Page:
Conformational surveillance of Orai1 by a rhomboid intramembrane protease prevents inappropriate CRAC channel activation.
Grieve AG., Yeh Y-C., Chang Y-F., Huang H-Y., Zarcone L., Breuning J., Johnson N., Stříšovský K., Brown MH., Parekh AB., Freeman M.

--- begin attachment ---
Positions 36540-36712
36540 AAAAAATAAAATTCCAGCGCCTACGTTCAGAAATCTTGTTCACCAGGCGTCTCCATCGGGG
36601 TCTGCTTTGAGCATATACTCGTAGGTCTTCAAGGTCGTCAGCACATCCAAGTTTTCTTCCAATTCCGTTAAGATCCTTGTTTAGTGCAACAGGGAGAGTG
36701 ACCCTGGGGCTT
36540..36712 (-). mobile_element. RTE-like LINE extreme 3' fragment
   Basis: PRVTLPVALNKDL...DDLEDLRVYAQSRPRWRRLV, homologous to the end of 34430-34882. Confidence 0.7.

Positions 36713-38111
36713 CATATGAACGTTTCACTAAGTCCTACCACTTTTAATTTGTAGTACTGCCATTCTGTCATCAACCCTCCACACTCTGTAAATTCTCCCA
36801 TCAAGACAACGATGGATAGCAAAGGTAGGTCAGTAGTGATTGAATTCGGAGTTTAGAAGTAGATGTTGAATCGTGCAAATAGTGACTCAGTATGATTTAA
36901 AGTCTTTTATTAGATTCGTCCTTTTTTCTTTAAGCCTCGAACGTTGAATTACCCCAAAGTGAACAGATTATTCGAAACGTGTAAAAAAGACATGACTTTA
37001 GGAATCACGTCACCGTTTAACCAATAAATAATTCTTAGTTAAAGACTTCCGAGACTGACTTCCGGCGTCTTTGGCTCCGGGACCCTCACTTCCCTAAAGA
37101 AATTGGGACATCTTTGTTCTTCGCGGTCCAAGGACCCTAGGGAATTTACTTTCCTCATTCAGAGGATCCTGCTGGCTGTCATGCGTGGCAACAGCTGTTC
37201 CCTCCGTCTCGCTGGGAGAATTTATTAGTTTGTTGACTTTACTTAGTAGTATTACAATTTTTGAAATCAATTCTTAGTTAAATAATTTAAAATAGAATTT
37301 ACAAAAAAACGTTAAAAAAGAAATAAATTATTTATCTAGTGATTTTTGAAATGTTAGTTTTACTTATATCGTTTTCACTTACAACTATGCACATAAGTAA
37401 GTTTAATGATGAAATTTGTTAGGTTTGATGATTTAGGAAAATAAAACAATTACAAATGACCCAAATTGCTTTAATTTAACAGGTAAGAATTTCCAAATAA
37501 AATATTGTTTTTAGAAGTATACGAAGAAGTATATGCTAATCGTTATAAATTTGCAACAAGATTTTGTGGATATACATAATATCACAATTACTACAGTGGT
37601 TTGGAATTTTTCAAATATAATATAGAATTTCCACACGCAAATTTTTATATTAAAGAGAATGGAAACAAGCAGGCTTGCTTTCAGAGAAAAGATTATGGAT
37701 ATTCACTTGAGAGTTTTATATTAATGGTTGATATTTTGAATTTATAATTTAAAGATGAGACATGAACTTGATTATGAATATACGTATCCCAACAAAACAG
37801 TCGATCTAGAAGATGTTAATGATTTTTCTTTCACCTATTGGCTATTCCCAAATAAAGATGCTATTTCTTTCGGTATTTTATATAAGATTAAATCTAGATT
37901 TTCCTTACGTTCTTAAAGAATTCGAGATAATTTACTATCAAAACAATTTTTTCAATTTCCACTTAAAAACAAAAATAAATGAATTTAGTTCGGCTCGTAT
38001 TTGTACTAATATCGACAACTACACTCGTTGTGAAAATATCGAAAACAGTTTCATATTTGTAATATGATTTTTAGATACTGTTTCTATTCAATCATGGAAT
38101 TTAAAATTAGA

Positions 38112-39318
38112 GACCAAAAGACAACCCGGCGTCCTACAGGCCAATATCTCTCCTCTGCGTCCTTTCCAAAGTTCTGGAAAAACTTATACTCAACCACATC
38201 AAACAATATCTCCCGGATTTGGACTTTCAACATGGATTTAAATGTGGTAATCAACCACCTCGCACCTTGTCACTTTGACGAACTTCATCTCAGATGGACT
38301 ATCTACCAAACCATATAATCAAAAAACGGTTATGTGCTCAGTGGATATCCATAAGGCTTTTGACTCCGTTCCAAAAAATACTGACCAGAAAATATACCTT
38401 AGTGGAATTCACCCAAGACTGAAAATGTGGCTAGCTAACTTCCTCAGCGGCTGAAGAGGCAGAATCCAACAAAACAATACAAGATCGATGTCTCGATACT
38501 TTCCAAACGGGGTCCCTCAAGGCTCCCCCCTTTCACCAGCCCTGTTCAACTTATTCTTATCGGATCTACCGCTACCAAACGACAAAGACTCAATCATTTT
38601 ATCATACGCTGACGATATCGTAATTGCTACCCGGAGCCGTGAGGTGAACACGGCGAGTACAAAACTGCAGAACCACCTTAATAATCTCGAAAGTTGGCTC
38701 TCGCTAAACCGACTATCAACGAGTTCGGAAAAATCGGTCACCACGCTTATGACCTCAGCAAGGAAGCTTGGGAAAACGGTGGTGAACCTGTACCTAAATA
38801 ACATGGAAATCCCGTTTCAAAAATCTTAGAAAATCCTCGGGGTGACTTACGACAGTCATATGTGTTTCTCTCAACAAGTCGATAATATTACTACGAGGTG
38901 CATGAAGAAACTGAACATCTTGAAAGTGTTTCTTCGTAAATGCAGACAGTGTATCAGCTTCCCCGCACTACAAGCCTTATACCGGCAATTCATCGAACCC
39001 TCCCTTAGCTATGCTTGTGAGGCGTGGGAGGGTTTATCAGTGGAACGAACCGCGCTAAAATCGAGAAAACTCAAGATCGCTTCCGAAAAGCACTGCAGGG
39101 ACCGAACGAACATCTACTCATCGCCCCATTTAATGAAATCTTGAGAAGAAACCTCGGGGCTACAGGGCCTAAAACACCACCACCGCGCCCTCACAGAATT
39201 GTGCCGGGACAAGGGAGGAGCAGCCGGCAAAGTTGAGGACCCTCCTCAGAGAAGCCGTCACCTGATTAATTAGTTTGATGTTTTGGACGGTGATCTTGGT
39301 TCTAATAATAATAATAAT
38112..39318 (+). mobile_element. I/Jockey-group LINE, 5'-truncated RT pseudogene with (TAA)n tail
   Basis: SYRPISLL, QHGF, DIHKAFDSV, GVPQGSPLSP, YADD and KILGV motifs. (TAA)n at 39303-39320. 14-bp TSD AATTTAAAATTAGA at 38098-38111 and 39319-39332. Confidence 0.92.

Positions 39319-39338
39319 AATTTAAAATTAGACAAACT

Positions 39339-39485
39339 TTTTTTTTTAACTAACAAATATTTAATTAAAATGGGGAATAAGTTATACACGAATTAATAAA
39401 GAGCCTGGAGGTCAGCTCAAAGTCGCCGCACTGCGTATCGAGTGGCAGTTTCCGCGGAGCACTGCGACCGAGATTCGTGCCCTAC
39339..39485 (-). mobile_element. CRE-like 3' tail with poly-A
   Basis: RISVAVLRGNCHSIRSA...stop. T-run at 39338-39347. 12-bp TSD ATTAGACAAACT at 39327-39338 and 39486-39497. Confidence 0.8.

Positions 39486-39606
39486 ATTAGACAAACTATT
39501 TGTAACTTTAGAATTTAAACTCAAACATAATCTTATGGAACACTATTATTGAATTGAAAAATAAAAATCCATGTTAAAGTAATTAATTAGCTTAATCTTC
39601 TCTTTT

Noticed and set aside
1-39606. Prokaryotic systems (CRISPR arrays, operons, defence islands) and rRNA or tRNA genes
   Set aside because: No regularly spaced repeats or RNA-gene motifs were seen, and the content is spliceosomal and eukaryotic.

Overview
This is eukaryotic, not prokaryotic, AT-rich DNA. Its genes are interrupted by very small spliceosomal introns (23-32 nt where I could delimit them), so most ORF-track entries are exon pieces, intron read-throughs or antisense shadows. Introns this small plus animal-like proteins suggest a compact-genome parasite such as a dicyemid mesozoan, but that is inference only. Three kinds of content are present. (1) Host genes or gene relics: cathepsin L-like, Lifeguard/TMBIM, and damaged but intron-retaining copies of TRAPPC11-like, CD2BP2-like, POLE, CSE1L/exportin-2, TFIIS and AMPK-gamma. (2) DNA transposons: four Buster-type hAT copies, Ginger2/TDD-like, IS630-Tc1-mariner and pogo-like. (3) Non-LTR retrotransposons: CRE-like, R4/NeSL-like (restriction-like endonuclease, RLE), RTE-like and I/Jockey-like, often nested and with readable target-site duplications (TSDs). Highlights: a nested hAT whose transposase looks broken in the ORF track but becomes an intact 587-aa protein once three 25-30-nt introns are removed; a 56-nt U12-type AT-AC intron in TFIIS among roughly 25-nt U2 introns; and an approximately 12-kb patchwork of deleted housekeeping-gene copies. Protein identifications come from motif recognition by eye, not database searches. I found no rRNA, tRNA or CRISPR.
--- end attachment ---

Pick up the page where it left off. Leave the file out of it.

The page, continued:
Calcium influx through plasma membrane calcium release-activated calcium (CRAC) channels, which are formed of hexamers of Orai1, is a potent trigger for many important biological processes, most notably in T cell-mediated immunity. Through a bioinformatics-led cell biological screen, we have identified Orai1 as a substrate for the rhomboid intramembrane protease RHBDL2. We show that RHBDL2 prevents stochastic calcium signaling in unstimulated cells through conformational surveillance and cleavage of inappropriately activated Orai1. A conserved disease-linked proline residue is responsible for RHBDL2's recognizing the active conformation of Orai1, which is required to sharpen switch-like signaling triggered by store-operated calcium entry. Loss of RHBDL2 control of CRAC channel activity causes severe dysregulation of downstream CRAC channel effectors, including transcription factor activation, inflammatory cytokine expression, and T cell activation. We propose that this surveillance function may represent an ancient activity of rhomboid proteases in degrading unwanted signaling proteins.